[blindkid] overseas teaching

Arielle Silverman nabs.president at gmail.com
Sun Feb 6 20:34:19 UTC 2011

Hi Joy,

I am sorry you are dealing with this situation. Is the organization
based in the United States? If so, then it sounds like there are
potential ADA violations going on here. Re-reading the letter they
sent you, it looks to me like they are less concerned about
educational accommodations than they are about your daughter's basic
care and mobility. I too wonder what they mean about public
transportation. Quite frankly, based on the ignorance expressed here,
I wouldn't be surprised if they think blind children don't attend
school at all; I don't think school or education are ever mentioned in
their letter. Additionally, I just have to point out that their
statement about "foreign countries are no friend to people with
disabilities" is a bit of an oversimplification. It's true that other
countries aren't legally obligated to provide educational
accommodations, and in some cultures blindness is incredibly
stigmatized, but it's not the same in all countries. Relatively
"westernized" countries like England and Australia do provide
accommodations (O&M and alternative format accommodations, at least
for college students) that are quite comparable to what we have in the
U.S. I also know blind students who have successfully studied in
Mexico, Japan, and South America and found professors who were more
than willing to email assignments to them as an accommodation, even if
they were not required to do so. If you want to fight for this job,
then Renee's advice seems very good and reasonable. But, I have to say
this organization strikes me as not only ignorant about blindness, but
also a bit disrespectful of other countries and their customs, and I'm
not sure if you would want to work with them anyway, especially since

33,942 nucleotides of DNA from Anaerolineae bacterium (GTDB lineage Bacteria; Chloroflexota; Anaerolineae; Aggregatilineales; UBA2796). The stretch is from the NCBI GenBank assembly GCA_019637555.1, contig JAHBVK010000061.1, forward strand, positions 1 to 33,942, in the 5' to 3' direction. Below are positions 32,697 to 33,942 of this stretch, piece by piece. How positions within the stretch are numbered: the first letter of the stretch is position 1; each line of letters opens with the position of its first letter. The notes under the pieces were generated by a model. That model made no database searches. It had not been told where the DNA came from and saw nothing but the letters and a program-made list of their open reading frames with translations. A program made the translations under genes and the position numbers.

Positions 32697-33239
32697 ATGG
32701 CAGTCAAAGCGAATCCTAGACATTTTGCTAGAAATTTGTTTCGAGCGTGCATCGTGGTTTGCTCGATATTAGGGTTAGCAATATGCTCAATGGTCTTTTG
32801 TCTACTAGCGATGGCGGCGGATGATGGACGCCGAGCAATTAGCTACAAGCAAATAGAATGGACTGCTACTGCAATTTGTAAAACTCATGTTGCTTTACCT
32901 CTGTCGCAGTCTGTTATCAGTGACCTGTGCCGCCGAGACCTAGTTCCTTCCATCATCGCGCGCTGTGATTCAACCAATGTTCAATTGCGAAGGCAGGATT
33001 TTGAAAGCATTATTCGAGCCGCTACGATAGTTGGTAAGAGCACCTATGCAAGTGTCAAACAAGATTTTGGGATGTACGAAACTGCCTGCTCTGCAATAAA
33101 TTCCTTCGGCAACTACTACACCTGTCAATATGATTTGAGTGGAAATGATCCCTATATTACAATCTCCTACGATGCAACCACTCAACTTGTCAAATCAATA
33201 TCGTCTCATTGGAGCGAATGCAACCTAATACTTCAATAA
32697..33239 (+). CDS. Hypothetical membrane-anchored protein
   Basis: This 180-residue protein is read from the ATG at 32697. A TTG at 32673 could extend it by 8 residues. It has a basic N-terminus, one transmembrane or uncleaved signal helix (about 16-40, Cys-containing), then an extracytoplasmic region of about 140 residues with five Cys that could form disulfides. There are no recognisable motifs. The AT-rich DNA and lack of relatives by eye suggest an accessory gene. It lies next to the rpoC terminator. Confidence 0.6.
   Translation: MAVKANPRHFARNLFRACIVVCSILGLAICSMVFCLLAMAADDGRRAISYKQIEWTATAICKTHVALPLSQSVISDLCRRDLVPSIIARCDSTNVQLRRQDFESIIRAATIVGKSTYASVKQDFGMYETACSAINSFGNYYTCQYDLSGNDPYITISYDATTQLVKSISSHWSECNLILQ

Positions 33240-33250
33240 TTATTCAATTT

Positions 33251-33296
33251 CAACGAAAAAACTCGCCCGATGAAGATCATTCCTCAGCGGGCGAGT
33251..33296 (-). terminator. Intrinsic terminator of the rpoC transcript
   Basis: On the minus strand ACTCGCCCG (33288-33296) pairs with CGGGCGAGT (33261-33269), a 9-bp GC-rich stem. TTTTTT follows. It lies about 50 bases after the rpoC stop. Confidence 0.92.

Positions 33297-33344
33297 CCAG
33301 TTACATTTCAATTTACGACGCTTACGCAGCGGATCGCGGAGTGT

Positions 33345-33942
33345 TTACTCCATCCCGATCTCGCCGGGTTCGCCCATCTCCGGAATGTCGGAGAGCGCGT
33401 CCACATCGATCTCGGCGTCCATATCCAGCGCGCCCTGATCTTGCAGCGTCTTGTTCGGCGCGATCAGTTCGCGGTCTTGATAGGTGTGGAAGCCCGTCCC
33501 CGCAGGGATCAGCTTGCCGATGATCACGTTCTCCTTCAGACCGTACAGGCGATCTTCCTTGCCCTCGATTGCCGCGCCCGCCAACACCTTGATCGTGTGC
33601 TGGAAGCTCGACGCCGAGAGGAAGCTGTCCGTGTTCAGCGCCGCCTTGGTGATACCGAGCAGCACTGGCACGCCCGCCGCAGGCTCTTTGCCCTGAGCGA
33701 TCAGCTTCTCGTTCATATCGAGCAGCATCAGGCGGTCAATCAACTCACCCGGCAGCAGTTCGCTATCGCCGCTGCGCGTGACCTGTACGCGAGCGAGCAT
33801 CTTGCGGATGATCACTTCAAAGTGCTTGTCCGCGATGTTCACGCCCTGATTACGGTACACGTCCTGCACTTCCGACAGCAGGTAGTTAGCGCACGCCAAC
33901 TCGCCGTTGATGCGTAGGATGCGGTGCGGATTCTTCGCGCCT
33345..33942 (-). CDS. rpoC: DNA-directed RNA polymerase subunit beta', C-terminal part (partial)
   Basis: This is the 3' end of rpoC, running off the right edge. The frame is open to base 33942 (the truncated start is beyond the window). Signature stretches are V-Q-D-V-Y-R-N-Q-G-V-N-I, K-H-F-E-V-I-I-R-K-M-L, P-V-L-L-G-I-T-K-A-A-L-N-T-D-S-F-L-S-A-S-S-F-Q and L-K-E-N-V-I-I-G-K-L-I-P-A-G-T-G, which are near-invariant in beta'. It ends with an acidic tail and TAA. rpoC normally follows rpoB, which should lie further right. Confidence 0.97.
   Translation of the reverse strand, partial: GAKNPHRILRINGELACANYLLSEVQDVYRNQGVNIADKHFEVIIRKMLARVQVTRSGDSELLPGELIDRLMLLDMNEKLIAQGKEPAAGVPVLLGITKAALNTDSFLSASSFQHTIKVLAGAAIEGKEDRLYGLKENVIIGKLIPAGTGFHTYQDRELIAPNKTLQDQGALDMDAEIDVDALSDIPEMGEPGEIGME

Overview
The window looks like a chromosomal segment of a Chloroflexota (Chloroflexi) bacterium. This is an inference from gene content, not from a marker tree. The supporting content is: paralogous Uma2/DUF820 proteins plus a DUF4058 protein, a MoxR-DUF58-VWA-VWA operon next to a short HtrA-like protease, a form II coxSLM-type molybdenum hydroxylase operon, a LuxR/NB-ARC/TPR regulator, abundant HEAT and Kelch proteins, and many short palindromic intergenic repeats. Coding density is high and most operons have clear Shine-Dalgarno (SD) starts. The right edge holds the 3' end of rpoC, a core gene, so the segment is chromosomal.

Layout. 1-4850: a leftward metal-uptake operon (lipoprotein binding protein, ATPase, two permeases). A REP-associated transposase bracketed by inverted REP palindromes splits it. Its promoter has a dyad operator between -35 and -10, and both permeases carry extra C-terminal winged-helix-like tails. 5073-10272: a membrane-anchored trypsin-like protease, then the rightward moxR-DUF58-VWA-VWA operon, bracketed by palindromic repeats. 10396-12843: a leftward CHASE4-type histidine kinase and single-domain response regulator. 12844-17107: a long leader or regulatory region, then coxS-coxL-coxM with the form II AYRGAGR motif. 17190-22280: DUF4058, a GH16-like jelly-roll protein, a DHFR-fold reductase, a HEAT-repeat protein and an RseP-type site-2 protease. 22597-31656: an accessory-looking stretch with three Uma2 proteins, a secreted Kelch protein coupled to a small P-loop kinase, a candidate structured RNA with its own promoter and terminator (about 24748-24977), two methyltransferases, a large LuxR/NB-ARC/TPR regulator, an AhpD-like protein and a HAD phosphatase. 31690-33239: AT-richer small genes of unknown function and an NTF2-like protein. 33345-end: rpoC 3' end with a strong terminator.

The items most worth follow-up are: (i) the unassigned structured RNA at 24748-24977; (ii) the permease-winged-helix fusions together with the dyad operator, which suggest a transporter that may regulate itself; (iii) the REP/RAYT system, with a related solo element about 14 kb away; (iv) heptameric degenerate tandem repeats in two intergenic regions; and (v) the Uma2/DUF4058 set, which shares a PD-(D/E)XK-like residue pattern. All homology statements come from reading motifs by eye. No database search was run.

the author strikes me as pretty confident in his/her views and not
very persuadable. I would like to think there are other organizations
out there that are more open to people who are different and more
willing to cooperate with you rather than pushing you away.


On 2/6/11, Rene Harrell <rjharrell at gmail.com> wrote:
> Joy---
> This is classic butt-covering. What they are trying to tell you is that they
> have no idea how to meet the needs of a blind child, and they don't want to
> be made responsible for doing so. If you were truly interested in pursuing
> this job, your response would need to indicate that you are fully aware of
> the challenges, and you are willing to assume the full and complete
> responsibility for doing so yourself. Essentially, someone in your family
> would need to be willing to function as her TVI, ensuring she got
> appropriate materials, Braille, and whatever else she'd need, without asking
> them to assist in the process. They are correct that overseas schools
> legally do not have to accommodate special needs children, period (except
> for DoD schools through the military, and even they are allowed to
> re-station a child/family if they feel they cannot meet their needs).
> So, my response would be geared towards those concerns. They're coming from
> a place of ignorance of the needs of an otherwise typical blind child and
> their needs. They understand how brutal the rest of the world can be towards
> those with disabilities. They have no idea how her needs could be met in a
> different setting. So, I would outline very specifically her transition from
> China to the U.S., a brief summary of what her needs would be, and I would
> spend the bulk of my letter focused on how we, as her parents, would assume
> full responsibility for meeting those needs, and then outline a specific
> plan on how we would do so (i.e., I would be ordered her braille textbooks
> from ________ company; I would be bringing XYZ equipment with us from the
> United States and I will be translating all her printed materials to Braille